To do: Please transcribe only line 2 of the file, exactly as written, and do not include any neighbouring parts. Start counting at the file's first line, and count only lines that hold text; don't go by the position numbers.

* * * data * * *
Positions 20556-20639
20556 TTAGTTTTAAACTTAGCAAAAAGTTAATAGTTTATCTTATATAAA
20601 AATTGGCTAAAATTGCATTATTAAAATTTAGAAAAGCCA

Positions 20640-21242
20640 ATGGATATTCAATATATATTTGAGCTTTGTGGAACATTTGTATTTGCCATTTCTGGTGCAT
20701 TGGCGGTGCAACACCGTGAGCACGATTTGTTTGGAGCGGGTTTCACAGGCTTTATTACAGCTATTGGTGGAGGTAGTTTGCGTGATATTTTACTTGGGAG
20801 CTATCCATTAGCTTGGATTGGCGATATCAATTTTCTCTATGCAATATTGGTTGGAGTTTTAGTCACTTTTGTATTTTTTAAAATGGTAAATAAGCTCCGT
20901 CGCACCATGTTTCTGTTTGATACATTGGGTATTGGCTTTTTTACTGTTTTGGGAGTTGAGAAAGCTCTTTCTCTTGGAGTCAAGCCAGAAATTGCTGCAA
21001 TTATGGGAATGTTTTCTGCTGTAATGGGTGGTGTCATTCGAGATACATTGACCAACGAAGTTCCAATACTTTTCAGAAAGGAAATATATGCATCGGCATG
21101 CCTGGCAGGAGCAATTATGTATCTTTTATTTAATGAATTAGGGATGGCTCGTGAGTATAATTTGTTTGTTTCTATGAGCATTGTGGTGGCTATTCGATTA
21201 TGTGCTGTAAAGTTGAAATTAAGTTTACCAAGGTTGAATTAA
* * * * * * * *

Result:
20556 TTAGTTTTAAACTTAGCAAAAAGTTAATAGTTTATCTTATATAAA